This means that the collection includes some stunning impressionist paintings, some coats of armour, some Chinese ceramics, a couple of Egyptian bits and (fittingly considering I visited it in 2012), an enormous medieval tapestry depicting Hercules at the Olympic Games.
6. Glasgow Science Centre
The Glasgow Science Centre is situated on the South Bank of the River Clyde. It is a science centre comprised of three principle buildings which are the “Science Mall”, IMAX cinema and the Glasgow Tower.
The Science Mall is a titanium-clad semi-lunar shape structure that consists of three floors of interactive skill-learning exhibits, a Science Show Theatre and the ScottishPower Planetarium. The IMAX cinema was the first, and remains the only, IMAX cinema to be built in Scotland. It opened to the public in October 2000, several months prior to the opening of the two other buildings.
At 127 meters high, Glasgow Tower is the tallest tower in Scotland and the second tallest freestanding structure after the Inverkip Power Station chimney.
7. Strathclyde Country Park
Strathclyde Park is run by North Lanarkshire Council, and is between the towns of Bothwell, Hamilton, Motherwell and Bellshill, at the foot of a busy road. On the official website, it’s described as …Close to the industrial centres of Scotland, the Park lies in 400 hectares of countryside in the valley of the River Clyde, between Junctions 5 and 6 of the M74 Motorway.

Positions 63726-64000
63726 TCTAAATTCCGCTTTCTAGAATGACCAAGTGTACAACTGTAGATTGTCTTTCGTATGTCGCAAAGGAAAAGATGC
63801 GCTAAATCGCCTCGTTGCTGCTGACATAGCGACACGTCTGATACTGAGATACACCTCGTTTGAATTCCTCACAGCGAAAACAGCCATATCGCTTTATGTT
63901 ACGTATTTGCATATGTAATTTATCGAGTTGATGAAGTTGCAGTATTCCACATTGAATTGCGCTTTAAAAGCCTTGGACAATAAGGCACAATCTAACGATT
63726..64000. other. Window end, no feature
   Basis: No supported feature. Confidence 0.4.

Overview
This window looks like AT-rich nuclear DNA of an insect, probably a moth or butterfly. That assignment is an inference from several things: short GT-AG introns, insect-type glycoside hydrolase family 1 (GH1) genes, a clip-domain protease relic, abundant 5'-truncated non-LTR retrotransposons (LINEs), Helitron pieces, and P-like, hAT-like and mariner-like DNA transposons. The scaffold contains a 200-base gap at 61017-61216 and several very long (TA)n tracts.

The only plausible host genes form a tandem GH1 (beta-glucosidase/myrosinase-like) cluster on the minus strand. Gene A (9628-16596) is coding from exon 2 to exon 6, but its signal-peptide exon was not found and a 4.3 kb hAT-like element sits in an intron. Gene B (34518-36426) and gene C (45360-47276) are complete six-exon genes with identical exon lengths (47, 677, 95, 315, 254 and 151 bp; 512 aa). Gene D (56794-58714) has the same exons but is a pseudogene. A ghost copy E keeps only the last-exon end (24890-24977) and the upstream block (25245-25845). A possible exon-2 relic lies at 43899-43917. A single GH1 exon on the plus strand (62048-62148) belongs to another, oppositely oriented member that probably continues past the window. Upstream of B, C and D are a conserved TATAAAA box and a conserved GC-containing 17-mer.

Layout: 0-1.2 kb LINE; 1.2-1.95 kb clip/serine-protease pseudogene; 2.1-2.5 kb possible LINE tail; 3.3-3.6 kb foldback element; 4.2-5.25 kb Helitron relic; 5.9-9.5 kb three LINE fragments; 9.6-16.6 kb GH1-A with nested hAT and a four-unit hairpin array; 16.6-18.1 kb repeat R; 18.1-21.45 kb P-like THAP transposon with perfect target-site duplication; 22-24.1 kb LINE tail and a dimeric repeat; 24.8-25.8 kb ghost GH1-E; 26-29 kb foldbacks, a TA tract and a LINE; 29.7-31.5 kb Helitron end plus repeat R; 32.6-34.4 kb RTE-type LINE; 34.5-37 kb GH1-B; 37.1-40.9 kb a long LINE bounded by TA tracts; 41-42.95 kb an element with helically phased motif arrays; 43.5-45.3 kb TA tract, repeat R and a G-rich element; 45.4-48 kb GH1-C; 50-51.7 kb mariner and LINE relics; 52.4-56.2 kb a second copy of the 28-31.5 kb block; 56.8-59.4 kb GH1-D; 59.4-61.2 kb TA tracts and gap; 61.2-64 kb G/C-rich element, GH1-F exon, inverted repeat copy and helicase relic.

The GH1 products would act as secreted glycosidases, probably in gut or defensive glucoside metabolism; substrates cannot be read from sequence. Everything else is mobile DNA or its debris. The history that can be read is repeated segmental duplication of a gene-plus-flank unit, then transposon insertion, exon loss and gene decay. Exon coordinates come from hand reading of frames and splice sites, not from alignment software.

One of the park’s big draws is its lake. You can water-ski, hire canoes, go out in a speedboat, sail, row, sail dinghies, windsurf and use pedalos. There’s little bumper boats for kids in a contained area by the shore and the water sports centre is well equipped. You can hire bikes and cycle round the park (actually a nice way to spend an afternoon). Staff go out in patrol boats when the water is busy to make sure everyone is safe.
8. Pollok House
Located 4 mi southwest of Glasgow’s city center, the house is spread over the area of 355 acres. The home of the maxwell family, this house was built by William Adam and his sons in 1752. Its collections of Spanish paintings by Velazquez, Murillo, and El Greco is specially Interesting.
9. Doulton Fountain
Located on Glasgow Green in front of the People’s Palace is the Doulton Fountain, the largest terracotta fountain in the world. It was originally located in Kelvingrove Park until is was moved to Glasgow Green in 1890.
The reason for this is that the fountain was designed by an English ceramic manufacturer named Henry Doulton to commemorate Queen Victoria’s Golden Jubilee in 1887, in celebration of 50 years since her ascension to the throne and to honor British achievements.
Made of terracotta on an iron frame, it stands 46 ft (14 m) high, and with an outer basin measuring 70 ft (21 m) in diameter and believed to be the largest of its kind in the world.
10. Glasgow School of Art and Mackintosh’s Art Academy
Mackintosh’s Art Academy is essential viewing for fans of fine art and architecture.
Completed in 1909, this Art Nouveau building carries on the reputation of 28 Year old designer Charles Mackintosh, not just as an expert of the exterior but also as a fabulous interior designer.
A fire in 2014 caused a heavy damage to the building and its currently undergoing restoration work.